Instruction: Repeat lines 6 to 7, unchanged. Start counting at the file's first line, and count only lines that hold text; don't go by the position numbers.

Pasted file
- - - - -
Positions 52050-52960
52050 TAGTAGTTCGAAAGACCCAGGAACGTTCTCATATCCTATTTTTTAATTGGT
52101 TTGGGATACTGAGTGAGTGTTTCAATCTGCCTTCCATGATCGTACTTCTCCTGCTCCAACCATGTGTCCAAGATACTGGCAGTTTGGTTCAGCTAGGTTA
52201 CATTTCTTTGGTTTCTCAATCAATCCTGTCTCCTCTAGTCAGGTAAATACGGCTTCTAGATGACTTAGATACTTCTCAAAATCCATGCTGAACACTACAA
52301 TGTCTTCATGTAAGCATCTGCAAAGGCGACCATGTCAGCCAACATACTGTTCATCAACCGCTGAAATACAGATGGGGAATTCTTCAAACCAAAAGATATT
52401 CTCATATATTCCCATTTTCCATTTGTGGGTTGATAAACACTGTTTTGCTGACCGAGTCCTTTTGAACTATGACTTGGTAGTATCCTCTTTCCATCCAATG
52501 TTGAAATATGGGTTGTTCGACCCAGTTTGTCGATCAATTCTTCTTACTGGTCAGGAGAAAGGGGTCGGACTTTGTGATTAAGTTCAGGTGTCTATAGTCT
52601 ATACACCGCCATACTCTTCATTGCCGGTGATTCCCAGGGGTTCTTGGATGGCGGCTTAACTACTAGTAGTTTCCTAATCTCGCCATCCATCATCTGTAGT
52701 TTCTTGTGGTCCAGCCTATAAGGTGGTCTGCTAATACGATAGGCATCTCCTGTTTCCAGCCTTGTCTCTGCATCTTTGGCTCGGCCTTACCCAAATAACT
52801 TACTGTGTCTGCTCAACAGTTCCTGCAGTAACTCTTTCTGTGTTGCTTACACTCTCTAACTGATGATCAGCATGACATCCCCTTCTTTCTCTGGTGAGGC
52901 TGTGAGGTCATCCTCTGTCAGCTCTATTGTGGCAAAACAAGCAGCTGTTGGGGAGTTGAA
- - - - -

52401 CTCATATATTCCCATTTTCCATTTGTGGGTTGATAAACACTGTTTTGCTGACCGAGTCCTTTTGAACTATGACTTGGTAGTATCCTCTTTCCATCCAATG
52501 TTGAAATATGGGTTGTTCGACCCAGTTTGTCGATCAATTCTTCTTACTGGTCAGGAGAAAGGGGTCGGACTTTGTGATTAAGTTCAGGTGTCTATAGTCT